S. Tahoe council votes to challenge property owner
By Kathryn Reed
The South Lake Tahoe City Council is ready to fight.
“I believe our rules have purpose and when they are broken knowingly, we should not settle,” Councilwoman Brooke Laine said.
The four met Feb. 11 to continue last week’s discussion of whether to take the City Attorney’s Office recommendation to settle the dispute over the property at 1348 Wildwood Ave. or let the court decide. It was a 4-0 vote to litigate. (Councilman Hal Cole recused himself because he owns property in the vicinity.)
Councilwoman Angela Swanson said she could not reward someone who started construction knowing there was an easement on the property precluding such action.
Today the parcel has a foundation poured, and plywood up with openings for a garage, front door and windows. The court will decide if a full house is erected or if it returns to open space like the U.S. Forest Service lot next door.
A case management meeting will likely take place in March, with a trial beginning six months to a year from now.
Attorney Paul Gumina spoke on behalf of his client Thang Vu. Vu and his now ex-wife Jennifer Khuu bought the property in 2002, were issued a building permit in 2007, had that revoked in 2008 when the easement blocking the building surfaced, and sued the city in 2009. Khuu now owns the property, but Vu based on court records, is the plaintiff, according to Gumina.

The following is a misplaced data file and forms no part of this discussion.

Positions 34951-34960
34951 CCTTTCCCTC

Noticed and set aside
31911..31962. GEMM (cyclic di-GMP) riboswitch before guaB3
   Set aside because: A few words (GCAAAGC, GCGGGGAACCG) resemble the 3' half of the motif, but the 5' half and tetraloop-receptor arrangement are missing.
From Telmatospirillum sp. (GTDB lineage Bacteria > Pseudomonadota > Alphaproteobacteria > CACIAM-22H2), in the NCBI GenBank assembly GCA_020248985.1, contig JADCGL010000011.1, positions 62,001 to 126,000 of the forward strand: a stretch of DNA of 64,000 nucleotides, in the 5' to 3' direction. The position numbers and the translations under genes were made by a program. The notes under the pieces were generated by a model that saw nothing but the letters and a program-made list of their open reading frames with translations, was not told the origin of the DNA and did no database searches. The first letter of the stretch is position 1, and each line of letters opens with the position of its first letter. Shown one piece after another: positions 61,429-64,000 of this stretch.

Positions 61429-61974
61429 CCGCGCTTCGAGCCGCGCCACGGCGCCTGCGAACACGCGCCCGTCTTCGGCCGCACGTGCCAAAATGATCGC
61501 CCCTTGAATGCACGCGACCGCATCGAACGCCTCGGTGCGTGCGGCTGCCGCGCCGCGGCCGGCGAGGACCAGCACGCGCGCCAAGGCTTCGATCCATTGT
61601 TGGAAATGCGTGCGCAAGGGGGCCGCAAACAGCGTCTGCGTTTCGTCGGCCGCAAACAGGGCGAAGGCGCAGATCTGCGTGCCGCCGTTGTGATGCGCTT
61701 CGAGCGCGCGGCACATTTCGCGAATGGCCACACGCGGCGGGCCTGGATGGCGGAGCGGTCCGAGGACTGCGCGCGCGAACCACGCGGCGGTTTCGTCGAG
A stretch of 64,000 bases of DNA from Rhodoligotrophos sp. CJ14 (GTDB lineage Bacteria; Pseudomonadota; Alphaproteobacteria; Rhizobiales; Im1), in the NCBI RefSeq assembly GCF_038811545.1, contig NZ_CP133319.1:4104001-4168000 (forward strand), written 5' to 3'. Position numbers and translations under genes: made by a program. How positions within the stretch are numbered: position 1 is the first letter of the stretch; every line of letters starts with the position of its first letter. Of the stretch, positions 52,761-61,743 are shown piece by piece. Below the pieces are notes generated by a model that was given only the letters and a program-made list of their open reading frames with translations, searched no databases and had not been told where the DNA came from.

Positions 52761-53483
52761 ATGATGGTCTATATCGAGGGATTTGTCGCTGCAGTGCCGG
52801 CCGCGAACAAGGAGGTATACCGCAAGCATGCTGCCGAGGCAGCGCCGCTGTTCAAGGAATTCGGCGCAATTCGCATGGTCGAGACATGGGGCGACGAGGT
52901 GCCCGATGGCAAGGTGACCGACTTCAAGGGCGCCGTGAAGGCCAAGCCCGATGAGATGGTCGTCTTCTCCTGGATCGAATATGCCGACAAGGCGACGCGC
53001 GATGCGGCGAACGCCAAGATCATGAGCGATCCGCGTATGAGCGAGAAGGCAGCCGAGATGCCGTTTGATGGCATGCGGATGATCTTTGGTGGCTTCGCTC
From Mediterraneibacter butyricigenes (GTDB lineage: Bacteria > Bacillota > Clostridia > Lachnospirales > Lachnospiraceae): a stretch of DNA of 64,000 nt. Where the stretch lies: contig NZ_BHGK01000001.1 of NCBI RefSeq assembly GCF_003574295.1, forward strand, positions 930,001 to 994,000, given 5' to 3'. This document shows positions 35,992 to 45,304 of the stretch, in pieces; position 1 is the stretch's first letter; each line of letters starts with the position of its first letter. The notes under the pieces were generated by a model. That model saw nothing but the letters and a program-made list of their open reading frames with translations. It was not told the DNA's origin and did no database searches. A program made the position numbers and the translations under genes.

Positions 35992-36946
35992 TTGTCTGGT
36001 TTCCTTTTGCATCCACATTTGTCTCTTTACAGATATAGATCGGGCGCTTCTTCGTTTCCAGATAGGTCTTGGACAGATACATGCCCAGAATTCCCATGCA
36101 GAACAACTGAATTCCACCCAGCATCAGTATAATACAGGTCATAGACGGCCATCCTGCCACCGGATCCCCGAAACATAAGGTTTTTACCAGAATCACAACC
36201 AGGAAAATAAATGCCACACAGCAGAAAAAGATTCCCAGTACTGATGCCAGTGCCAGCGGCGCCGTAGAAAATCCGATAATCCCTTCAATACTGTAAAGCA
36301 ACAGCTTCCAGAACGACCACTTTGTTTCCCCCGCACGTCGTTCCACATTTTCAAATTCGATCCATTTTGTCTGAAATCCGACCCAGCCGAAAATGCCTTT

“They knew they could not build on the lot,” Gumina told the council Tuesday morning. “Then they embarked on the long process to turn it from unbuildable to buildable.”
They did this, in their belief, by securing a building allocation and building permit. But the easement restricting developing the parcel was never altered. While Gumina told the council Vu had the allocation from the Tahoe Regional Planning Agency before obtaining the building permit, the opposite is what happened.
In addition to that, Vu and Khuu falsified their application to the city, as noted at the meeting by City Attorney Patrick Enright.
“On the building application it says there are no restrictions,” Enright said, in reference to what the applicants wrote.
But Gumina had already admitted to the council that his client was well aware of the easement.